Chang'e I, China's first lunar probe satellite will hit the moon to end its one-year orbital tour as part of the research mission, said Professor Xiao Naiyuan from the Department of Astronomy of Nanjing University in a scientific lecture held on October 6, according to a report by Nanjing Daily on October 8. The launch day of the satellite is yet to be determined.
The satellite is expected to shoot high-resolution photos when crashing into the moon, said Xiao.
According to China News, the satellite will be pushed into a lunar orbit about 384,400 kilometers away from the earth, thus registering the longest distance that Chinese satellites have reached to date. During the 157-hour journey, the satellite will be first propelled into two earth orbits, one at 70,000 kilometers and the second at 120,000 kilometers away from earth. After an 83-hour flight, Chang'e I will then follow a lunar orbit 200 kilometers away from the moon surface.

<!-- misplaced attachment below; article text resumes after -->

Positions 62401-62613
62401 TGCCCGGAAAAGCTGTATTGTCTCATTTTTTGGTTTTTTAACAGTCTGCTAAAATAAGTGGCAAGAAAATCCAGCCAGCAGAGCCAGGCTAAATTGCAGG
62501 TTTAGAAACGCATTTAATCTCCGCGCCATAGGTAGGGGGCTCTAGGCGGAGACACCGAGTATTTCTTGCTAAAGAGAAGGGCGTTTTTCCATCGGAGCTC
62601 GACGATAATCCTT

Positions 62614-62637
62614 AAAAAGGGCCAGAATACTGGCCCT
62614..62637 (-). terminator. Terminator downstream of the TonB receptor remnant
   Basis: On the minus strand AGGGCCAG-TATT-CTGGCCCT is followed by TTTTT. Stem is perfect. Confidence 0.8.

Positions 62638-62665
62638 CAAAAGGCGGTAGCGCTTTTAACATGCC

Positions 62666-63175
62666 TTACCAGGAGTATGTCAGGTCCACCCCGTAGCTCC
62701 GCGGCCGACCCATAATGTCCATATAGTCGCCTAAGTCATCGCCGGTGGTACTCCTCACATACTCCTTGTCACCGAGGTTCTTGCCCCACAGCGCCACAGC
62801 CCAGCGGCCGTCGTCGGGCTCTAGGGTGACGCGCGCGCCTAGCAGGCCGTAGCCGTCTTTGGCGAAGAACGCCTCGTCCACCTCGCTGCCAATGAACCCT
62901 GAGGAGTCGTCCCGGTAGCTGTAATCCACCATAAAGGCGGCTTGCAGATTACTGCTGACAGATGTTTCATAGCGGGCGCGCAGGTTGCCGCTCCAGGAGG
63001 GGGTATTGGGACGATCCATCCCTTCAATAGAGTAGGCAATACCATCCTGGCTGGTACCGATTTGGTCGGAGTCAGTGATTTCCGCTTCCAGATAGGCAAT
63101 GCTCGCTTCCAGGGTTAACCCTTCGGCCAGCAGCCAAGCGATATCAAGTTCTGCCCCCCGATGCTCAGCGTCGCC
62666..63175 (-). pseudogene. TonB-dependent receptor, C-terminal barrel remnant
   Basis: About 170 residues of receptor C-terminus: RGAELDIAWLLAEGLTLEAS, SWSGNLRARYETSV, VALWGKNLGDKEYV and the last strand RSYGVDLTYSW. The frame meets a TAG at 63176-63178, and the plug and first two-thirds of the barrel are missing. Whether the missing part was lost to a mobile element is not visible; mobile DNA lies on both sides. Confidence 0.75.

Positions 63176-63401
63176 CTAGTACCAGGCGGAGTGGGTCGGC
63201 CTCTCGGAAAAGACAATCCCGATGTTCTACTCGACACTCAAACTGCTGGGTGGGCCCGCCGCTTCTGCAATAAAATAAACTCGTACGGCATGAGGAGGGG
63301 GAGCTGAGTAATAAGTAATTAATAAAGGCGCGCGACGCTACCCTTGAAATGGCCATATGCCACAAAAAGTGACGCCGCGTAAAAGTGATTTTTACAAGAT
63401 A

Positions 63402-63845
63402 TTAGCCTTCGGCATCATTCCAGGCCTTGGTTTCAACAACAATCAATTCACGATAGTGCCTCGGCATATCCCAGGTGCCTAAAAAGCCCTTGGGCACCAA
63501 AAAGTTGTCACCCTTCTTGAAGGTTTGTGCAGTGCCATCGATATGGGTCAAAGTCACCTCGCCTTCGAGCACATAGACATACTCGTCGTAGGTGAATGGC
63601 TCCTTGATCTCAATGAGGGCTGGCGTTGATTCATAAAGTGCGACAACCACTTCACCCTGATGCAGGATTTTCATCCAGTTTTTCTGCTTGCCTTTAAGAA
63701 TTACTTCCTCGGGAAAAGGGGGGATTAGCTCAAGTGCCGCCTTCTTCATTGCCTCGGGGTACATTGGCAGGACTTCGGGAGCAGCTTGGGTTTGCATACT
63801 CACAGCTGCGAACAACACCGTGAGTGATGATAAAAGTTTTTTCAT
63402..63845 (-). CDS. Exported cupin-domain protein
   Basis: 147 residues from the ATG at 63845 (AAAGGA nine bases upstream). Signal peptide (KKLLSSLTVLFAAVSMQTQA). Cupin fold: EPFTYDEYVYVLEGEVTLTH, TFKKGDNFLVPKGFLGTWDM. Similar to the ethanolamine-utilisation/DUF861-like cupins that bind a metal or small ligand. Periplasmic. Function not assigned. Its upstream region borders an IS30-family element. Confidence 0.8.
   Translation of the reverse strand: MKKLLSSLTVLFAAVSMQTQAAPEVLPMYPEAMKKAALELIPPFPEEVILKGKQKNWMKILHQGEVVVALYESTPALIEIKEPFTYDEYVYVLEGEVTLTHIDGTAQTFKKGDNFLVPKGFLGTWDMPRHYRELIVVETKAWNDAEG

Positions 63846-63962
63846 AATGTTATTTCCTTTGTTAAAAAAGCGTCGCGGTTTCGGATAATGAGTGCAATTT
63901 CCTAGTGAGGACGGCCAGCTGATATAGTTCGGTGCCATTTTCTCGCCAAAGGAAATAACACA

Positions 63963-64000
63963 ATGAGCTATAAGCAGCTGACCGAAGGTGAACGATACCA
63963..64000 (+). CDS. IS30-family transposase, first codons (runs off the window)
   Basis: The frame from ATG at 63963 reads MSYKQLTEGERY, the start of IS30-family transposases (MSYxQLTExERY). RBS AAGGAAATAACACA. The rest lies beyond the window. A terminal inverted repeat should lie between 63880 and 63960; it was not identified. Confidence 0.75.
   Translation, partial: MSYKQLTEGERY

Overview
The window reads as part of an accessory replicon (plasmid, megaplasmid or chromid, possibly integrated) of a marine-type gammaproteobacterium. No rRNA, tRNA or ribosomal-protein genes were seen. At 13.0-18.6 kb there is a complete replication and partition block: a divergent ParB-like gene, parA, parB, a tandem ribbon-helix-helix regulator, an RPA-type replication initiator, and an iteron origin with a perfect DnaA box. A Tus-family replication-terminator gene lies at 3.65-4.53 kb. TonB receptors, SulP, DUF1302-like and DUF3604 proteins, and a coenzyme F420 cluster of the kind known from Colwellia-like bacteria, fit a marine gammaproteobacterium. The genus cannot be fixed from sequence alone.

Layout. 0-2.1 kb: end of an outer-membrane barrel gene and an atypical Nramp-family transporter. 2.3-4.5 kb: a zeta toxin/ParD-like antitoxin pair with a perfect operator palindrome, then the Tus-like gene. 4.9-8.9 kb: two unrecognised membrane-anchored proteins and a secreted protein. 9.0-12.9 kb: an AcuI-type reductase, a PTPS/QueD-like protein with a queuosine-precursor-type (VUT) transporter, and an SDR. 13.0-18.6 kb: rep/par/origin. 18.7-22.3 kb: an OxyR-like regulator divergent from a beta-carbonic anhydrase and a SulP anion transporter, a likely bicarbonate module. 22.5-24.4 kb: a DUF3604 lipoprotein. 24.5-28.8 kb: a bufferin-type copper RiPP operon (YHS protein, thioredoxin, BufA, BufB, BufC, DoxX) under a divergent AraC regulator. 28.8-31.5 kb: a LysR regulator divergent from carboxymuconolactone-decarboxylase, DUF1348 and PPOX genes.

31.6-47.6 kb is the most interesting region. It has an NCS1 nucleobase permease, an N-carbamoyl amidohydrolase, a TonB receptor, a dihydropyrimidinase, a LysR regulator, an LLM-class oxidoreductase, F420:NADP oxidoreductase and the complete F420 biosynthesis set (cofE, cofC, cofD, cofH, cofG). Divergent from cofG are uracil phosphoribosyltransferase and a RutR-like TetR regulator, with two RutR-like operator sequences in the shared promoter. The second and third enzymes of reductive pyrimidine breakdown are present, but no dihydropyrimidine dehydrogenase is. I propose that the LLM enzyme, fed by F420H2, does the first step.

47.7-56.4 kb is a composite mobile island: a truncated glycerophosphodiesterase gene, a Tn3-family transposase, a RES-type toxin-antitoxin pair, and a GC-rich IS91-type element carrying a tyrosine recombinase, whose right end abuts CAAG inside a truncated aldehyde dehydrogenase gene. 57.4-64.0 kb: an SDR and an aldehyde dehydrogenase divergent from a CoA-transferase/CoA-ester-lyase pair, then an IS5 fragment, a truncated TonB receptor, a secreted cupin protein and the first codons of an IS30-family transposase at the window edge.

The country's four radio telescopes: Beijing Miyun Station of National Astronomical Observatory, Yunan Astronomical Observatory, Shanghai Astronomical Observatory and Urumqi Observatory will all receive signals sent by Chang'e I from its lunar orbit.
Chinese astronomers expect to draw a three dimensional image of the moon from satellite photos. They aim to accurately depict one-square-meter of the lunar landscape. Experts will also study the content and composition of 14 elements, including ferrum (Fe) and titanium (Ti), on the moon's surface. Chinese astronomers have conducted research on lunar rock since 1978 when the country received a nail sized one-gram sample from the United States.
(China.org.cn by Wu Jin October 10, 2007)